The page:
Clarke MacArthur was picked up for a song late in the 2010 free agency period. There was nothing terribly wrong with MacArthur. He scored 16 goals in a season split between the Atlanta Thrashers and Buffalo Sabres the year before, but apparently, the Thrashers’ acquisition of Andrew Ladd that summer made MacArthur an expendable piece.
Ladd has since become the captain of the franchise after the move to Winnipeg, while the team walked away from MacArthur’s $2.4-million arbitration award, one they didn’t really fight. Reading up on it now, it sounds like the Thrashers terribly mis-managed MacArthur, seeing the 16-goal scorer as a third liner who didn’t fit into their system.
The Leafs, who had the cap room, spent the aforementioned song on MacArthur, which ended up being $440K less than the qualifying offer MacArthur rejected. The Leafs re-upped him for two seasons two summers ago, a more appropriate $3.25-million, and he scored 20 goals in 2012 and a pro-rated 16 in 2013.
He’s up for free agency again, but there is very little buzz.
How come there is very little buzz surrounding MacArthur’s free agency? Yesterday I noted that no reporter asked Maple Leafs general manager Dave Nonis a single question about MacArthur. It was all Tyler Bozak this, James Reimer that, as if there remains any questions about Bozak’s or Reimer’s value.
But MacArthur is different. MacArthur played on the MGK line that had a pile of success in two seasons, with Mikhail Grabovski and Nik Kulemin. They were split this season, with MacArthur being used as little more than a fill-in when he had to. He replaced Joffrey Lupul on the Leafs’ first line when Lupul broke his forearm. He played alongside Nazem Kadri on the Leafs’ third line. He was reunited—briefly—with MGK in the first half of the season.
In the playoffs, MacArthur was a healthy scratch in Game 2 and Game 3, only to come back in Game 4 and score a monumental tying goal, followed up with the winner in Game 5. Despite looking like a top six forward, he didn’t get a lot of ice-time, playing just 8:50 and 7:13 in those two games before seeing regular shifts in the sixth and seventh games of the series, somewhat reunited with MGK, somewhat shutting down the dangerous Krejci-Lucic-Horton line the Bruins offered up.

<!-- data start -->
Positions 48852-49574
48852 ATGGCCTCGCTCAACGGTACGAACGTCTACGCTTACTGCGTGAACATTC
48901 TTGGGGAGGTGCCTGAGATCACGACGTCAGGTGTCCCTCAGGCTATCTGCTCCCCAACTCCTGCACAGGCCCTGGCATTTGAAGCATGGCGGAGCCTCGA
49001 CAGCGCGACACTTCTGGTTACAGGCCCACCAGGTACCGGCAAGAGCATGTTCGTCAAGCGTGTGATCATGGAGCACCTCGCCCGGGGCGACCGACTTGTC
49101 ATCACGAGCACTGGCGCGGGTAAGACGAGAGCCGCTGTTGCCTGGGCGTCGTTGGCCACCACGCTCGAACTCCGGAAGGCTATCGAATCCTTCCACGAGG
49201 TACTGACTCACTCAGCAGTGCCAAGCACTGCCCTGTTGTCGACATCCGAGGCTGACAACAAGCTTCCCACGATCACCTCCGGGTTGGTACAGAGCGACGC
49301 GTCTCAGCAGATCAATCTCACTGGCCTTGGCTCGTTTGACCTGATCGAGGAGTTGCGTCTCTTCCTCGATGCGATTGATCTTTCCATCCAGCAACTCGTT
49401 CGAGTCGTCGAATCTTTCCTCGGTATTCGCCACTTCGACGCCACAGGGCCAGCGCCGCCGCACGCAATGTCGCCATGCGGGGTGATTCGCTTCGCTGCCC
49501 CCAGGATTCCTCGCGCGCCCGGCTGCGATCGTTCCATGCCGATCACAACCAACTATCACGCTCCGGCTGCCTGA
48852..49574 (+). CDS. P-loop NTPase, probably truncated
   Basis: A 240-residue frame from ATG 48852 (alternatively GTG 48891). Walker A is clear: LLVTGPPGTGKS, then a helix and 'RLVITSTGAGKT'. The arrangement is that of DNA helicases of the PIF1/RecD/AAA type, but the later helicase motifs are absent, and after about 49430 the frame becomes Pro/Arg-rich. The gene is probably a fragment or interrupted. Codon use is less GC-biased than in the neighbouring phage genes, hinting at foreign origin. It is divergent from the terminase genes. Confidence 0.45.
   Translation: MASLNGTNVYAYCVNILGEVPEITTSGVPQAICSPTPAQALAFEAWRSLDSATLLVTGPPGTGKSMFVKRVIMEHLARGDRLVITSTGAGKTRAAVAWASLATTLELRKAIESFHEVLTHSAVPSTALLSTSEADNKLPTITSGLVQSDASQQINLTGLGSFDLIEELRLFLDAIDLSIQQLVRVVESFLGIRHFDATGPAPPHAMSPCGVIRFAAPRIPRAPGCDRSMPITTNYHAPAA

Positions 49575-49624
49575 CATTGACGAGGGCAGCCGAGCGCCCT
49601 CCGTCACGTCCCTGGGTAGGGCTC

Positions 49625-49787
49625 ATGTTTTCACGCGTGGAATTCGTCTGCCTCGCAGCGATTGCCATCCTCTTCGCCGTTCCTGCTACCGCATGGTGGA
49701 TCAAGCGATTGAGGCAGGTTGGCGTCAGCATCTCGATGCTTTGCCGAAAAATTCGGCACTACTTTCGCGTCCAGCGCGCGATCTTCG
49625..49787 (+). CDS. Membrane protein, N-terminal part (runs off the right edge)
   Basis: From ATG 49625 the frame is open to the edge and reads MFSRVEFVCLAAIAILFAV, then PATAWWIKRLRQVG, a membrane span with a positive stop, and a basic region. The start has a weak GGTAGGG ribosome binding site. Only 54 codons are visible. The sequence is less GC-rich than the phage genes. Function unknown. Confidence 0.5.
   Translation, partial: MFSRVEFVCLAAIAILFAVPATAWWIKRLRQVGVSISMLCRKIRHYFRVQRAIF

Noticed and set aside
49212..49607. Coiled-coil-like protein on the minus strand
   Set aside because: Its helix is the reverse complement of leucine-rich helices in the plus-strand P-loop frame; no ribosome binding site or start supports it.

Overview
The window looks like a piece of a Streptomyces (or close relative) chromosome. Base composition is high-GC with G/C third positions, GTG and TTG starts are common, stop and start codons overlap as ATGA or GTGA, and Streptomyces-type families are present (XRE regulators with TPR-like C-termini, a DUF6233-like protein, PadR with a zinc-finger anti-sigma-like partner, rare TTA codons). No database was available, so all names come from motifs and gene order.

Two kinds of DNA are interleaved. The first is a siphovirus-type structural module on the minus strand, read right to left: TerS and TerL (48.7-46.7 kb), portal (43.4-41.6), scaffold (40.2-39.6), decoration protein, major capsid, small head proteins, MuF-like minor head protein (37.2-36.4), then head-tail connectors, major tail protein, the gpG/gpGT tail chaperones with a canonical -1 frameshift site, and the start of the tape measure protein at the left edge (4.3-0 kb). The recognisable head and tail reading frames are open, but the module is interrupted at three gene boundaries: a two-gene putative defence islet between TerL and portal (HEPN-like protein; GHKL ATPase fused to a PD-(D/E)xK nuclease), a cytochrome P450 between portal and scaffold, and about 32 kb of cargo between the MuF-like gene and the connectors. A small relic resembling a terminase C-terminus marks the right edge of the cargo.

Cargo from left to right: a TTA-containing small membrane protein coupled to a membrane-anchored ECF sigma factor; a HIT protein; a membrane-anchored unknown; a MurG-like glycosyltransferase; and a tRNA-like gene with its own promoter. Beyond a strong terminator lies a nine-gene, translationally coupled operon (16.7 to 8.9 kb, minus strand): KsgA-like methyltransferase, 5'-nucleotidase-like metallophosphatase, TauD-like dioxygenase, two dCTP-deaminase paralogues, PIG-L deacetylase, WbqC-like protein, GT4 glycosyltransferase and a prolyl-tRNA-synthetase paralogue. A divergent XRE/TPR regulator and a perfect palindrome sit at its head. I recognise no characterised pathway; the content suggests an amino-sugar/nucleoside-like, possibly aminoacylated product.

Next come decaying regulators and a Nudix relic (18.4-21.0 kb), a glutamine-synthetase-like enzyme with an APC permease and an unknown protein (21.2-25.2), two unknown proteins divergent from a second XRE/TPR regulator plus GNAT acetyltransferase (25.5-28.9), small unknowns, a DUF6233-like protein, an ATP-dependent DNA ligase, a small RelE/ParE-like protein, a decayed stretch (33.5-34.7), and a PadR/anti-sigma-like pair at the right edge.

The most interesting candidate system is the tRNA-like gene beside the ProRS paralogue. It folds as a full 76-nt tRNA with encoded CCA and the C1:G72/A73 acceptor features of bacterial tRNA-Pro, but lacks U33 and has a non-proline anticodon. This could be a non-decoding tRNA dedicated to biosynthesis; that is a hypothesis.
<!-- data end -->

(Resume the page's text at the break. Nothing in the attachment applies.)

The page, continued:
Here is how forwards do, Corsi-wise, with MacArthur on the ice and without them. I’ve boiled it down to a graph. You can see that MGK is a very proficient line. Grabovski and MacArthur were 55.2% together, which is very, very good. Anything over 50 is good, anything over 53 is great, and once you’re in the 55% range, you’re looking at some very good puck-possession. Five of those seven forwards are better off with MacArthur on the ice as opposed to without:
Exceptions are just Nazem Kadri and Tyler Bozak. These players have all gone 150 minutes with MacArthur and the trend appears to be “yes, MacArthur does things that helps tilt the shot the needle in the Leafs’ way”. MacArthur isn’t unbelievably skilled, but he’s very aggressive, very tough and very versatile. He sacrifices his body to make the play, uses his size and speed to create turnovers in all three zones and is the ultimate blue-collar hockey player.
He is the type of guy Toronto should love. I won’t tell you how your emotions should work, but MacArthur, thanks to his work ethic and success in face of not being the most skilled player on the ice strikes me as being an eminently likeable player.
Compare his Corsi On to Corsi Off: that’s the rate of shot attempts “for” the Maple Leafs subtracted by shot attempts “against”, expressed as a rate over 60 minutes. The blue is MacArthur, the red is the rest of the team:
It seems to me that the Leafs ran into some problems when Randy Carlyle separated MGK. Despite the usage of that line, the Leafs got some great goaltending and a career season from Kessel and Kadri to bring them into the playoffs despite not having a lot of production from their depth players. MGK in its first year was not only controlling the puck, but scoring a tonne of goals and were called “the best second line in hockey” by people other than me or other number crunchers. People were taking note. Then it stopped this season on a dime for no apparent reason.
If the Leafs let MacArthur walk, it will be a huge mistake, just as it was when the Thrashers let him go. Maybe they think that the addition of the versatile James van Riemsdyk makes MacArthur redundant, but it can never be a redundancy to have lots of very good hockey players on your hockey team.